The article that is cited is right; our patent system is not optimized for today’s innovations or our different industries. The patent office is overwhelmed by too many applications. The applications are too broad and poorly thought out, making them difficult to review and it can take 2-3 years before your patent is reviewed for the first time. The patent office has a huge backlog, lawyers fight tooth and nail for their clients on every claim, and patent reviewers are evaluated by how many patents they get off their desk and not issuing high quality patents (it is easier to allow claims than to reject claims, as no one argues). As a result, a huge number of low quality patents are being issued. The Patent Reform Act of 2007 is trying to address several problems at once, and two of the primary stakeholders in the outcome of the reform, the info tech (IT) and pharma/biotech industries, have very different interests.
One major difference between IT and pharma is that pharma’s intellectual property is usually based on single patent products (drug compositions), while IT innovations are convergent technologies built from several different patented technologies. Thus, it is in pharma’s interest to have very strong patents that are difficult to infringe or challenge, with large penalties for infringement to keep generics out. On the other hand, it is in IT’s interest to have patents that are easier to challenge (and thus weaker), and minimize damages in case they miss a patent when assembling the next mobile device. The new Patent Reform Act definitely caters towards convergent devices, and not single patent products.
Regenerative medicine is very different than pharma’s one patent model. Most products, like the iPhone, will be based on a convergence of several different patented technologies (the cell composition, the culture conditions to differentiate the cell, the 3D scaffold material, the method of use, etc…), and I think RegenMed will actually benefit from the Patent Reform Act. Tissue engineered products, biomaterial-based medical devices, and cells delivered via specialty tools will all be dependent on reasonable costs to incorporate various technologies for these next generation therapies. Therefore, policies that benefit convergent innovations vs. single patent products will help the industry navigate through the ‘patent thickets’ that are developing.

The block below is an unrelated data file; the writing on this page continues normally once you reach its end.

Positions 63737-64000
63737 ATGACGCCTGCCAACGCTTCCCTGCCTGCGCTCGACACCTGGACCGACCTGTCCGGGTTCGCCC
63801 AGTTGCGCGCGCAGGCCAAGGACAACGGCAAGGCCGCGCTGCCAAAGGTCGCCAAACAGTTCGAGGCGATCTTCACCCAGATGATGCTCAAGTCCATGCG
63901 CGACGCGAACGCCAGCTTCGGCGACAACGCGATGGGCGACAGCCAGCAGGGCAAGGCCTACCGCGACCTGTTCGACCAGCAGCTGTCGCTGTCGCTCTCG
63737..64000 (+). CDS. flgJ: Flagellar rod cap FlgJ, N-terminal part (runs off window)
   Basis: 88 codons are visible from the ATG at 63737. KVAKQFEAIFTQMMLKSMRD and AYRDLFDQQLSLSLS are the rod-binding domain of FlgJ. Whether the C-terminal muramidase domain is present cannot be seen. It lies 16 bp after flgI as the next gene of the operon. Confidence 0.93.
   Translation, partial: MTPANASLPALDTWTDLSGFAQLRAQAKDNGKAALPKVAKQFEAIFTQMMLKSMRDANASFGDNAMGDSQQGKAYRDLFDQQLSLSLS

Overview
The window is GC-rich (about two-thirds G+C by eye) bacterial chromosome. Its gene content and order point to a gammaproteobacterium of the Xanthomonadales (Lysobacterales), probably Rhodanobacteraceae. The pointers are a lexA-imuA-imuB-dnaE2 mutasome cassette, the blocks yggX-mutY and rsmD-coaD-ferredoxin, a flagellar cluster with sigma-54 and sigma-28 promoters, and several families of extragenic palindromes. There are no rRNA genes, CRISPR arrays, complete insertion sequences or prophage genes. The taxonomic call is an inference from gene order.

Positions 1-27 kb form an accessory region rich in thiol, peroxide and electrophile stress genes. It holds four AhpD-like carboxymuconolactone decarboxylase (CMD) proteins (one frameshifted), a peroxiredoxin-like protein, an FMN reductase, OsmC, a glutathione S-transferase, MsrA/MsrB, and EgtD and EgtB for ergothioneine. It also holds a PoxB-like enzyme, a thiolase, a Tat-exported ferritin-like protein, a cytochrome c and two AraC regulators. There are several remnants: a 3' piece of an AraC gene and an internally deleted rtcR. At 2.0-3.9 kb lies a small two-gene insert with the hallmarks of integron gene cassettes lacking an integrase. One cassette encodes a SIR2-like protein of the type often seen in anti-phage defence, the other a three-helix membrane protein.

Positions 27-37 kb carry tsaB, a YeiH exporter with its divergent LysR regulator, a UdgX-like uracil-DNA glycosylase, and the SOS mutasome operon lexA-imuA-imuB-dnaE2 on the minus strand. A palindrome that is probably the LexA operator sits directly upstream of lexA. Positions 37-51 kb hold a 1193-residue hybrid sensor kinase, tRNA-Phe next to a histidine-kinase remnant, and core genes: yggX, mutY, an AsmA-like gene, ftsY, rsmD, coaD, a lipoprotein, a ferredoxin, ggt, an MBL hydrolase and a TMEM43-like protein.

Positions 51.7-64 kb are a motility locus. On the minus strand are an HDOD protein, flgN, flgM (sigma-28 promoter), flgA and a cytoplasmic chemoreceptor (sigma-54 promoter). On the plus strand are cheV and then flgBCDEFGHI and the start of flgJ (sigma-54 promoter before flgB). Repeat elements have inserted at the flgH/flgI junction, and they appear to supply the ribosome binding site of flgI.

As these changes are made, they will require different strategies and ways of thinking, and pharma has a horrible history of dealing with change. This resistance to change may be due to the culture that comes with such long product life cycles, and they will have a more difficult time transitioning than the IT industry. However, it should aid the development of the fledgeling RegenMed 2.0 industry.
Other links of interest:
Cutting through the patent thicket
Patent Reform Act of 2007: Innovation, Implications and the American Inventor
The global stem cell patent landscape: implications for efficient technology transfer and commercial development